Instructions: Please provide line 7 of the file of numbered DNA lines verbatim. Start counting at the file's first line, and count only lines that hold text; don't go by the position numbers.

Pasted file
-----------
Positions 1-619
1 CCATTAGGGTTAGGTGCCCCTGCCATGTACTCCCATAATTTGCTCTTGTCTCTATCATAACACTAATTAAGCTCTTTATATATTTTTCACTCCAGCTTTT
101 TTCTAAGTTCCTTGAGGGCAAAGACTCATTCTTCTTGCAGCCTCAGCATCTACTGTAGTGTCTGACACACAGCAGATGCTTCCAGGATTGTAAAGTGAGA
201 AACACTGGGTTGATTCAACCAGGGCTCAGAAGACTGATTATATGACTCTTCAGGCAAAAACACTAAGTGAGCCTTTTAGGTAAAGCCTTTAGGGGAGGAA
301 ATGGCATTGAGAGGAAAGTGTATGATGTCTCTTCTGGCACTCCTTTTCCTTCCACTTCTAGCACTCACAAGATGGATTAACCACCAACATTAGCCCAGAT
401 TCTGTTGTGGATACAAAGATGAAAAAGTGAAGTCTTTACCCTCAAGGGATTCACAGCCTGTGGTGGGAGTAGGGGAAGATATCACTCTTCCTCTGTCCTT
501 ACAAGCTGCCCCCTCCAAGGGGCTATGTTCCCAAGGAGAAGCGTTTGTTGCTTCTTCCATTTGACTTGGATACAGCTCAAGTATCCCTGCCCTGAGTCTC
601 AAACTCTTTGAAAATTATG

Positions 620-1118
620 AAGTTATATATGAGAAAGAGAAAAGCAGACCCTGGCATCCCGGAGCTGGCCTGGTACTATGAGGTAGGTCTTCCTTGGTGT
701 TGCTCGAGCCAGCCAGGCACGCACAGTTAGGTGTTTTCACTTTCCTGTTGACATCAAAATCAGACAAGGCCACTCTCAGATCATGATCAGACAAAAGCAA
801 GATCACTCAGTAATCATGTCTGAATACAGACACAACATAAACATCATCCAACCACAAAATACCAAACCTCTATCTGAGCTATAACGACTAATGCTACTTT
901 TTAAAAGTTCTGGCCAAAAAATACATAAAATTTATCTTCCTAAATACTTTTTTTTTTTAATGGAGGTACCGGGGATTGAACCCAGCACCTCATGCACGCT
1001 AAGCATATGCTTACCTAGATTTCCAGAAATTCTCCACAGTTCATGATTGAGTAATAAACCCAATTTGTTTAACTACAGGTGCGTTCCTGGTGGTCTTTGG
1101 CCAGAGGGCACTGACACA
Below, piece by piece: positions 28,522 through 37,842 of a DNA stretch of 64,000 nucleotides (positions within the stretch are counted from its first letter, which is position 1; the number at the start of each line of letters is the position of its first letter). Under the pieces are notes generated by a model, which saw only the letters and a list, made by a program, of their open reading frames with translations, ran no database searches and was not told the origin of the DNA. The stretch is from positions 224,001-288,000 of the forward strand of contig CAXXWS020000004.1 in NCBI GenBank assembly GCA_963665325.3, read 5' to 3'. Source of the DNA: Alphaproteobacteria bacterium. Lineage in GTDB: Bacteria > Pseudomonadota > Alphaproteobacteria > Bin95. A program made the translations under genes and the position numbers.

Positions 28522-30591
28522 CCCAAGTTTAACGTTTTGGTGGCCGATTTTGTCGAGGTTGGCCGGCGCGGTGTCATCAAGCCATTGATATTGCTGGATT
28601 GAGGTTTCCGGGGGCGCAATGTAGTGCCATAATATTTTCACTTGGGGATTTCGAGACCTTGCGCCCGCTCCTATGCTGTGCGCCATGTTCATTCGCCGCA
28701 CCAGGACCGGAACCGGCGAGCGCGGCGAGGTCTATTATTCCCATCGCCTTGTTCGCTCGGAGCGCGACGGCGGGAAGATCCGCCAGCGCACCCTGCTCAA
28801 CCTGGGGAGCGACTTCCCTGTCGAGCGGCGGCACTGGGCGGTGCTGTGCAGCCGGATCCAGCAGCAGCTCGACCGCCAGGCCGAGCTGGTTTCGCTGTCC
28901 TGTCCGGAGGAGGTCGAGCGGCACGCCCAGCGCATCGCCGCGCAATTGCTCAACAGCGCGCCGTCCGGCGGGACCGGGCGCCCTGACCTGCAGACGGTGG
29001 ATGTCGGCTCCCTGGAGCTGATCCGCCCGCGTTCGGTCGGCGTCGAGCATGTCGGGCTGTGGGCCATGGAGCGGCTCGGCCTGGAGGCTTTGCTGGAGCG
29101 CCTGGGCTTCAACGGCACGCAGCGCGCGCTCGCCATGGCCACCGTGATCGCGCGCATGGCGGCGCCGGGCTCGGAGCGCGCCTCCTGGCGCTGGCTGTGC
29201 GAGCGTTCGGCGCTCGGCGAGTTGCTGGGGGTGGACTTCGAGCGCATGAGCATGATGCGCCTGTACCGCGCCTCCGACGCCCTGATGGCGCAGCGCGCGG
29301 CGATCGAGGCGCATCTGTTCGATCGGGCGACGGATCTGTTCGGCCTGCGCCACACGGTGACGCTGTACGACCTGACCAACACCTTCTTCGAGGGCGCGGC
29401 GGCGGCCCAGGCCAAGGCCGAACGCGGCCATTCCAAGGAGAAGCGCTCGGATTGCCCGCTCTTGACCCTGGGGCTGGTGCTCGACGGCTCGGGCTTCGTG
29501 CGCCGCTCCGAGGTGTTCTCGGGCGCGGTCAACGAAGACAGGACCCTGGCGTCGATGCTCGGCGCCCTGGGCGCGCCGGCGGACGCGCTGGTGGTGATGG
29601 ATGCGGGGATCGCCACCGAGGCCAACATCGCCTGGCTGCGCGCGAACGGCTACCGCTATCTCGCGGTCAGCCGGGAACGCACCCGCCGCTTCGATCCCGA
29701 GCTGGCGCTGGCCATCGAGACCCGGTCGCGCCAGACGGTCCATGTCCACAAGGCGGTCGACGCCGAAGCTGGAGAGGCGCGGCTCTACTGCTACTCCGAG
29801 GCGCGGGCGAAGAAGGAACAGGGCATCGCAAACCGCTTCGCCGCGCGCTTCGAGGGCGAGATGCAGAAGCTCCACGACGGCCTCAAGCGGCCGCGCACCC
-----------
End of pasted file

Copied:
501 ACAAGCTGCCCCCTCCAAGGGGCTATGTTCCCAAGGAGAAGCGTTTGTTGCTTCTTCCATTTGACTTGGATACAGCTCAAGTATCCCTGCCCTGAGTCTC